- Abkhazia by John Colarusso
- The Stalin-Beria Terror in Abkhazia, 1936-1953, by Stephen D. Shenfield
- The International Legal Status of the Republic of Abkhazia In the Light of International Law, by Viacheslav Chirikba
- Why Can Georgian President Mikheil Saakashvili Not Emulate Willi Brandt? by Liz Fuller
- Commentary on the Resolution of the European Parliament for Georgia, 17 November 2011
- Kosovo or Abkhazia: Contrasts and Comparisons
- International law and the Russian “occupation” of Abkhazia and South Ossetia, by Richard Berge
- 'Absence of Will': A commentary, prepared by Metin Sönmez
- Documents from the KGB archive in Sukhum. Abkhazia in the Stalin years, by Rachel Clogg
- On the 20th anniversary of the start of Georgia’s war against Abkhazia, by Stanislav Lakoba
- Military Aspects of the War. The Battle for Gagra (The Turning-point), by Dodge Billingsley
- Alleged human rights violations during the conflict in Abkhazia | Amnesty International, 1993
- A reply to Paul Henze’s views on Georgia, by George Hewitt - February 1993
- Ossetia-Georgia-Russia-U.S.A. Towards a Second Cold War?, by Noam Chomsky
- Thinking the Unthinkable: What if Georgia and the West Were to Recognize Abkhazia and South Ossetia? by Paul Goble
- A Chance to Join the World, by Neal Ascherson
- Hitler calls on Georgians to win back Abkhazia
- Opinion: Hottentot morality - Uri Avnery
- Abkhazia: A Broken Paradise, by Georgi Derluguian
- Baron Pyotr Karlovich Uslar: Inventor of the First Abkhaz Alphabet, by Stephen D. Shenfield
- Lesson to the West: Abkhazian independence is a fact, by Inal Khashig
- Abkhazia, from conflict to statehood, by George Hewitt
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|The engagement issue, by Oksana Antonenko|
|Articles - Analysis|
|Friday, 29 October 2010 07:41|
The international community is keen not to isolate Abkhazia and South Ossetia, but how successful can new policies of engagement be?
IISS - The International Institute for Strategic Studies | Caucasus Security Insight
After the August 2008 war, the European Union's successful intervention to achieve a ceasefire agreement reinforced the need for further engagement in order to secure its full implementation. Both the EU and Georgia have adamantly refused to accept Russia's recognition of the declared independence of South Ossetia and Abkhazia; yet, within the past year both the EU and Georgia have aimed to work in developing effective instruments to deal with the rapid isolation of the two territories.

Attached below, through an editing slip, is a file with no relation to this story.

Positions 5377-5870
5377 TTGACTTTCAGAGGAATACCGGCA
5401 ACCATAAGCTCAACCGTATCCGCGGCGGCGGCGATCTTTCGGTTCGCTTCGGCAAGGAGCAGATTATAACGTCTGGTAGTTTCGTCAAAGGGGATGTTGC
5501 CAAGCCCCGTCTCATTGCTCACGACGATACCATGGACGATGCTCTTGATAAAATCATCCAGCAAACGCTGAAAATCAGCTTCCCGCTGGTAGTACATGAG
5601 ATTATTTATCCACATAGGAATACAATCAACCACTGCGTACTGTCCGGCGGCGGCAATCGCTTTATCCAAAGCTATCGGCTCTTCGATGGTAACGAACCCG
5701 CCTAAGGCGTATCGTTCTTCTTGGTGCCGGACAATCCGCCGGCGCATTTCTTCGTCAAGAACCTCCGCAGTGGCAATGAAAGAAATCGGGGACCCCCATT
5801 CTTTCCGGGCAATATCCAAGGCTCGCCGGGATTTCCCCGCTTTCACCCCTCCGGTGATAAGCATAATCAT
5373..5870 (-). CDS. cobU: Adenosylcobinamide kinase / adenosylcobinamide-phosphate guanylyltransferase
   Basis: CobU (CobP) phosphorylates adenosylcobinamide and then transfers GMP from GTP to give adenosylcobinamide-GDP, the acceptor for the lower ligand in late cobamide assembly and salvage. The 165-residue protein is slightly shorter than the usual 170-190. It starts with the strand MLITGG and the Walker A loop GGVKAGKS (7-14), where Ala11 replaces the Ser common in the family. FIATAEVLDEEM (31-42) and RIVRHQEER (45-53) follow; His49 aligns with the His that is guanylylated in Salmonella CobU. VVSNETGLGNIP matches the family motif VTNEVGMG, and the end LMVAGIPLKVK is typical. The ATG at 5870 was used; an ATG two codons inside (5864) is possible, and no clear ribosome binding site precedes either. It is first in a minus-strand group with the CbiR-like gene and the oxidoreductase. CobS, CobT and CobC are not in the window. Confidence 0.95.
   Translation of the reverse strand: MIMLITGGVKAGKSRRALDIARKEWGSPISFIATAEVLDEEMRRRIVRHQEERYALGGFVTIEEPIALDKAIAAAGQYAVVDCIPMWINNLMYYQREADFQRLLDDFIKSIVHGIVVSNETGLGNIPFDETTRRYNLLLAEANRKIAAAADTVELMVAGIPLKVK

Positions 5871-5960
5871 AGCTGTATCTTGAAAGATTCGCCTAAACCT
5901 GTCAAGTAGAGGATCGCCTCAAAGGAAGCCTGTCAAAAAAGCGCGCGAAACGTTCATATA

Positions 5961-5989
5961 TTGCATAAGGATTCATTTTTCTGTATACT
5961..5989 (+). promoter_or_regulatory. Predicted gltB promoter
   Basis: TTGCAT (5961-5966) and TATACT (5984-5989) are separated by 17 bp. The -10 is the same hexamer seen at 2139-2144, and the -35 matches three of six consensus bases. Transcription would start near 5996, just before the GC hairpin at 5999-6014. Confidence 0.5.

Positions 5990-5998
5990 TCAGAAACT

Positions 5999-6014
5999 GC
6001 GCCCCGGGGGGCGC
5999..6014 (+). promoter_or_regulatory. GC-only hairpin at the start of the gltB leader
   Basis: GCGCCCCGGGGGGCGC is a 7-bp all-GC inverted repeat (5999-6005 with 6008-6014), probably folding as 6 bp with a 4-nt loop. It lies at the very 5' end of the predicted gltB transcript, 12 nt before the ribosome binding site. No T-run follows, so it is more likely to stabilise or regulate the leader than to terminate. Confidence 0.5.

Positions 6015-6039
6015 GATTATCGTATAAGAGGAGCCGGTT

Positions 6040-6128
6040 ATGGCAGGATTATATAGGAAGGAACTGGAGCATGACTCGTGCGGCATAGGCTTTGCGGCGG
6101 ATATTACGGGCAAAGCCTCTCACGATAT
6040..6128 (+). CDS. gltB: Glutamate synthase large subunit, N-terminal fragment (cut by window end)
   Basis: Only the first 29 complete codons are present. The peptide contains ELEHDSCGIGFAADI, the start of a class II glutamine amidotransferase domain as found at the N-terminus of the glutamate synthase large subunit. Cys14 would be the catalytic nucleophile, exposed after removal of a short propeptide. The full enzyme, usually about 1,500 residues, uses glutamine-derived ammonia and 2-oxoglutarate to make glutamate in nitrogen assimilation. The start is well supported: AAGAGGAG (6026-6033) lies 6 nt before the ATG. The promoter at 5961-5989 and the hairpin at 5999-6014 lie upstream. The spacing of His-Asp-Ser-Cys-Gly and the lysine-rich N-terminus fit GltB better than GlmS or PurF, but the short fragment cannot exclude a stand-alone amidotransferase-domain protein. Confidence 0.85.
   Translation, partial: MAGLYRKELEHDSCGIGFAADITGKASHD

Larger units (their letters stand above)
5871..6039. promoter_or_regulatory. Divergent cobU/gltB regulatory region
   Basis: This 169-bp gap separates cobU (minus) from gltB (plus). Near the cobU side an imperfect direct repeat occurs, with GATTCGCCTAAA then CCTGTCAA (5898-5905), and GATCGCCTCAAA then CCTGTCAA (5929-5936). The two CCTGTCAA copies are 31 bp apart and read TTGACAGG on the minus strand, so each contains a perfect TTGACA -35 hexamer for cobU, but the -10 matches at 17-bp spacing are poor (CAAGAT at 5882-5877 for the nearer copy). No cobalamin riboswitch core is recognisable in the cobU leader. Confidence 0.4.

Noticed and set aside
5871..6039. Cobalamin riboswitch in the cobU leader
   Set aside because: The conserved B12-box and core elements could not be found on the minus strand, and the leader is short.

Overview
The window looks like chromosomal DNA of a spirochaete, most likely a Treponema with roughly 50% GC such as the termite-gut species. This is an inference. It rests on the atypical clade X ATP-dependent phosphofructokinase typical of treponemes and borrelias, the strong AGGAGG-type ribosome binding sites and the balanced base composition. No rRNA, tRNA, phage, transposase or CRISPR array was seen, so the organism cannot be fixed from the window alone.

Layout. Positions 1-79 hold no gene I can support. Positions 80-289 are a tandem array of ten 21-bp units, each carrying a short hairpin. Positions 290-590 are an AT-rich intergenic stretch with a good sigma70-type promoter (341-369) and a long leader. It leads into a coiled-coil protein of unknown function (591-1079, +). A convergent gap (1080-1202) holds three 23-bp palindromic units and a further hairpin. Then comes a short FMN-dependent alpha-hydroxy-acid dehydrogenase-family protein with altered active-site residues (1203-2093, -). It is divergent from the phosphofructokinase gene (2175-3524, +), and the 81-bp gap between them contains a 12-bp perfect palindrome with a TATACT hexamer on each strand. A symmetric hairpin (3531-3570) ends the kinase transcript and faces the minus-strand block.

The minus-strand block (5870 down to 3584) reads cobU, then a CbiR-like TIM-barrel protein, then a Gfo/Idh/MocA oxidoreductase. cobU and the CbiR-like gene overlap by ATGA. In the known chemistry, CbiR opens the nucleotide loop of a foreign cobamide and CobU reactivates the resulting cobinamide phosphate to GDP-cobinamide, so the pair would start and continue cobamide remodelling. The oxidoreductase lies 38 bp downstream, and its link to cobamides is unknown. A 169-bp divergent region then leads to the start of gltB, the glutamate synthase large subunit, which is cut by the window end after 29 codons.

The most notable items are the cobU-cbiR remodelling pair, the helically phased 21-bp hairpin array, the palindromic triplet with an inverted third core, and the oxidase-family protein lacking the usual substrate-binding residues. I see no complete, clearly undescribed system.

According to the EU Special Representative for the South Caucasus, Peter Semneby, the need for an EU 'engagement without recognition' strategy is premised on the requirement that a 'European footprint' is established which allows for regular contact to be established along the conflict lines. In May 2010, the EU approved a new strategy for the South Caucasus which stressed EU support for Georgia's 'territorial integrity' as well as EU support for Georgia's State Strategy on engagement through cooperation, adopted on 27 January 2010.
The international community largely welcomed Georgia's conciliatory stance as it was seen as a welcome change from its previous overtures such as the 'Law on Occupied Territories' that sought to deter the international community from recognising the breakaway territories of Abkhazia and South Ossetia (largely through the restriction of commercial and diplomatic contact with the two regions).
This move away from a policy of 'non-engagement and non-recognition' to a policy of 'engagement without recognition' has been justified by both the EU and Georgia as a means towards achieving a 'human-centric' strategy that deals with people-to-people contacts, socio-economic assistance and basic humanitarian assistance, rejecting the pursuit of a military solution.
The endorsed strategy for engagement was followed in July 2010 by an Action Plan for Engagement which centres around seven instruments the government offers to put into place to achieve the goals of the strategy.
The Georgian state strategy and its subsequent Action Plan have been officially welcomed by the EU High Representative for Foreign Affairs and Security Policy, Catherine Ashton. Neither Catherine Ashton's support for Georgia's 'territorial integrity' nor her statement that the Action Plan should allow for a more 'permissive and enabling environment, including for international organisations and NGOs active in conflict resolution' has received support in Sukhumi and Tskhinvali.
In these circumstances, there is much room for discussing the potential pitfalls, key principles and possible synergies rooted within the 'engagement without recognition' strategies. This edition will aim to focus and address the following questions: